Erin Hatton's The Temp Economy

1424 Words6 Pages
In the post war era, temp industries began making a change in how companies would create their business model. Changes in the structure of business enterprise, location of production, the ideology and practice of management have made life difficult for workers both in the United States and abroad, and have generated a resistance through worker organization and worker consciousness. Manpower, RCA, and Wal-Mart offer examples of these structural and location changes, as well as the ideology of management that shifted throughout the late twenty first century to demonstrate how workers gained a consciousness that created better conditions. Erin Hatton in her book The Temp Economy discusses a change in business enterprise as industries transferred…show more content…
One of the problems of Wal-Mart’s outsourcing to American workers were the rock-bottom wages associated with low labor costs. “The key to Wal-Mart’s success was not just a low-wage retail operation, but keeping its logistics system nonunion.” By keeping low wages and anti-unionism apparent in the company, it led to the success of Wal-Mart. RCA accepted unions in their management, but constantly seeked compliant ones. Their management continuously lowered their labor costs by moving production around the country, leaving workers once they began to fight for more rights. Lastly, the temp industry “feminized the image of a part time worker” and constantly yielded to the liability model, instead of the asset model. By changing the outlook of a worker from an asset to a liability, temp companies were able to sell their workers for part time work, replacing many employees who already had full time jobs in their…show more content…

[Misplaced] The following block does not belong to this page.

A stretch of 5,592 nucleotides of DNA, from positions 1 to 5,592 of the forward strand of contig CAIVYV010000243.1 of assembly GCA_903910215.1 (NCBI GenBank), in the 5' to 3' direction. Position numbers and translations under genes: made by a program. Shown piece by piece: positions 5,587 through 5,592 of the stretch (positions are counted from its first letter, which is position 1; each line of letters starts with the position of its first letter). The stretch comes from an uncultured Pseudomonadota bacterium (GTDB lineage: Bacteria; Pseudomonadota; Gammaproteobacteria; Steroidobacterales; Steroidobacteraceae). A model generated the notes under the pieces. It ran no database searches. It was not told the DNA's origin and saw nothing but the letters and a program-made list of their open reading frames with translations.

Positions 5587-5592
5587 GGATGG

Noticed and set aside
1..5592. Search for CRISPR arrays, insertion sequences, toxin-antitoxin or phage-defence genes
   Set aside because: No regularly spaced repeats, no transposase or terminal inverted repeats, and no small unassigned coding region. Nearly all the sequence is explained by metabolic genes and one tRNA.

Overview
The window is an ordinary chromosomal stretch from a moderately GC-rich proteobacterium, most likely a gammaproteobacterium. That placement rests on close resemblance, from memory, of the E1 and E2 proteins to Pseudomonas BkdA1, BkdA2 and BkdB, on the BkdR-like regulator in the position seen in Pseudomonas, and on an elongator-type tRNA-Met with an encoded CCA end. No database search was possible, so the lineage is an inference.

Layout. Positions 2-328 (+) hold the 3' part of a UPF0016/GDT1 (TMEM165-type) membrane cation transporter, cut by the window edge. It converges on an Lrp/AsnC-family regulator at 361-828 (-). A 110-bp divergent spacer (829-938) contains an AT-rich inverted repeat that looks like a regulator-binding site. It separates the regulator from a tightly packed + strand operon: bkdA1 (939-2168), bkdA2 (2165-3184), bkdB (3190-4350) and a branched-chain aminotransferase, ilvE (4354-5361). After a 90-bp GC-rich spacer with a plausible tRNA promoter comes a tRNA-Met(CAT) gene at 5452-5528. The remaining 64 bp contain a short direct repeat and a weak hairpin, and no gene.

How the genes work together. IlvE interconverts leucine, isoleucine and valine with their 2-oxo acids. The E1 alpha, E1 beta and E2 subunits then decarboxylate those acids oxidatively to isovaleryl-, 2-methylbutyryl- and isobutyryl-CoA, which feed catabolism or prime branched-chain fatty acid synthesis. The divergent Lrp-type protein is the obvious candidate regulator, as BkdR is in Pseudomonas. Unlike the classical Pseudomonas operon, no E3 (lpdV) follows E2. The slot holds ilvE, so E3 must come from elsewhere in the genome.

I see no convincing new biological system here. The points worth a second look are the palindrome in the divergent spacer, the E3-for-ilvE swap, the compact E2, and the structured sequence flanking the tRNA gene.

Retail stores like Wal-Mart, are facing negativity from their use of sweatshops, leading them to regulate them more closely, yet probably not as well as they state. Wal-Mart has refused to join the Fair labor Association, even though it has an elaborate factory certification program in place since the documented abusive child labor practices in Bangladesh. In the temp industry, workers fought against the business cycle, and their absorption of many of the costs associated with temporary work. While believed to have flexibility in the workplace, they actually needed a full day to be offered any work. Resisting these small inconsistencies resulted in a raise in minimum wage, and defining the boundaries of who issued the paycheck. As for RCA, the proletarianization of once rural workers grew in the industry. The rise of maquiladoras also strengthened unionism in Mexico, leading to a workers consciousness of rights in that area. Although weak, resistance was still generated in the worker organization and consciousness during these economic changes and provided new views on workers

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